15. It is perfectly clear that where no order has been made on an interlocutory application with regard to costs, or it is specially directed that the costs should be reserved, then the Judge who decides the case has complete power and discretion over the costs of such interlocutory applications. But it is different where the Judge who decides an interlocutory application makes an order as to costs, either directing that one of the parties should pay the costs, or that the costs should be costs in the cause.
16. In the case I am dealing with reference was made to the decision in Koosen v. Rose (1897) 45 W. R. 337. The action was brought to recover the sum of 150, the price of a motor carriage. The plaintiff having taken out a summons for judgment under Order XIV, Day J., at Chambers, gave the defendant leave to defend, and ordered that the costs of the application should be costs in the cause, and further directed that the case should be put into the Short Cause list, Wright J. at the trial gave judgment for the plaintiff with costs, less the amount of the costs of the proceedings under Order XIV, The Judge said that in Ms opinion the case was not one fit to be tried under Order XIV, and that in all probability if the facts .had been fully known to Day J. he would have made the plaintiff pay his own costs. The plaintiff appealed from so much of the judgment as deprived him of his costs of the application at Chambers. Lord Esher M.R. said :-
Wright, J., at the trial assumed be himself the power of altering a decision which had been come to by Day, J., at chambers with regard to the costs of an application under Order 14. This appeal is brought on the ground that he had no jurisdiction to interfere with that order as to coats. The rule must be this, that a judge cannot interfere with an order of a judge of co-ordinate jurisdiction by way of appeal or otherwise, unless some statute has expressly given him the power to do so. In my opinion that part of the judgment which deprived the plaintiff of his costs of the application under Order 14 was without jurisdiction and void, and must be overruled.
17. It was clearly considered, then, by the Master of the Rolls that Mr. Justice Day in ordering costs to be costs in the cause had directed that those costs should follow the general costs of the action, and it was not open to the Judge who heard the case to make another order depriving the plaintiff, who was entitled to the general costs of the action, of the coats of the interlocutory application under Order XIV. Mr. Justice Russell distinguished that ease, considering that it was a special case, because Order XIV specially provides that the Judge in Chambers shall deal with costs. But it is perfectly clear that in all applications in Chambers the Judge has a discretion to deal with the costs of the application. The same rule applies to applications made in Court by way of motion, When the Judge either in Chambers or on motion makes an order that the costs of the application or motion shall be costs in the cause, he makes an order that those coats should be received by the party who gets the general costs of the action, and it is not open to the Judge who hears the case to interfere with that order. We think, therefore, that the decision of Mr. Justice Russell in the case I have cited must be averruled. Although the case went to the Appeal Court in appeal against the decision of the learned Judge on the preliminary issues raised at the trial, this particular decision on the question of costs does not appear to have been dealt with by the Judges in appeal, and, therefore, we are entitled to take it for granted that that particular question was not prosecuted before the Appeal Court. The decision still remained the decision of a single Judge,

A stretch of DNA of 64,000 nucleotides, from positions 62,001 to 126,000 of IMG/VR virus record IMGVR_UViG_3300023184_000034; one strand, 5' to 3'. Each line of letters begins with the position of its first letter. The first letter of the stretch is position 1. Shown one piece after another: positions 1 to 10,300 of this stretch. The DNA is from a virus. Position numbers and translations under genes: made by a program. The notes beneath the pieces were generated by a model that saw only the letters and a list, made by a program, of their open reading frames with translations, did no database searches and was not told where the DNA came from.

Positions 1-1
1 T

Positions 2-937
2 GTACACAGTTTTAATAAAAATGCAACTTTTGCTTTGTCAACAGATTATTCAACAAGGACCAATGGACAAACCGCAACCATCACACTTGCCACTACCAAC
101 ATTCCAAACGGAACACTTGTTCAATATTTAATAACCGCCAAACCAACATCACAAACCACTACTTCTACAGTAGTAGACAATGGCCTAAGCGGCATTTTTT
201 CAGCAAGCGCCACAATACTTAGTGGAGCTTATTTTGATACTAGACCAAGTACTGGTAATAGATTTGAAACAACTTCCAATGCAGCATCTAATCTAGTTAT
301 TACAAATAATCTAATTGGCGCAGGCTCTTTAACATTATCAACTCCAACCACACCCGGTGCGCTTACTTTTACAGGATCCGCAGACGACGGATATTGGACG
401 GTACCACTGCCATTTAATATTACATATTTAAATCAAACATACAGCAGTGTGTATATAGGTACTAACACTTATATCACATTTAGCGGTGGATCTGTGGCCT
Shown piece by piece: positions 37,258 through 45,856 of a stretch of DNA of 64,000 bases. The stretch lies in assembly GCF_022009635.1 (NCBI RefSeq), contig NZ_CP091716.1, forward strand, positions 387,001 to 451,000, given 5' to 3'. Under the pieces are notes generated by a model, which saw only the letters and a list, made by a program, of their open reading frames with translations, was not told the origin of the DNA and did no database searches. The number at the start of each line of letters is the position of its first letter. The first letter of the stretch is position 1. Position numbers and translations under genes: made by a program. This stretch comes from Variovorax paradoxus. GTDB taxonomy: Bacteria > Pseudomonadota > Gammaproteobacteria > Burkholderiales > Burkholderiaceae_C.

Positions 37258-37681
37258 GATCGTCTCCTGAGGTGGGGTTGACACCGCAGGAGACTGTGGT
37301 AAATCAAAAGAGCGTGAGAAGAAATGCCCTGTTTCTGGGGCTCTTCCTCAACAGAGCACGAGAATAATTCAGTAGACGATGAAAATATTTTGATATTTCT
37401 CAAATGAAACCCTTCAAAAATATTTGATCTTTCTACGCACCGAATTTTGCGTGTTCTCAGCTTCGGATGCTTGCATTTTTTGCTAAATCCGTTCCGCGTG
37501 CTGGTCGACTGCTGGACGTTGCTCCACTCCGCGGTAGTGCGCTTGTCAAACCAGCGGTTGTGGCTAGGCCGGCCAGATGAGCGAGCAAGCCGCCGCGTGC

18. We think that Mr. Justice Crump failed to realise the distinction between giving effect to the rule laid down in the Civil Procedure Code that costs shall follow the event, unless the Judge gives reasons to the contrary in writing, and the question of construing a particular order made by a Judge with regard to costs. When in the orders for the examination of one witness de bene case and the examination of another witness on commission, it was ordered that the costs should be costs in the cause, the Judge who heard the case had no jurisdiction to interfere with those orders whereby those costs became part of the general costs of the action to which the successful defendants were held entitled. It would have been open to the learned Judge to have held that the defendants by their conduct were not entitled to the whole of the costs of the action, and, if he had dealt with the case in that manner, then there would have been no reason to interfere. But as the case stands at present, the costs which I am now dealing with must be taken to be part of the general costs of the action, and the defendants are entitled to them. To that extent the cross-objections must be upheld. The appeal is dismissed and the cross-objections are allowed with costs in both cases.
19. I agree.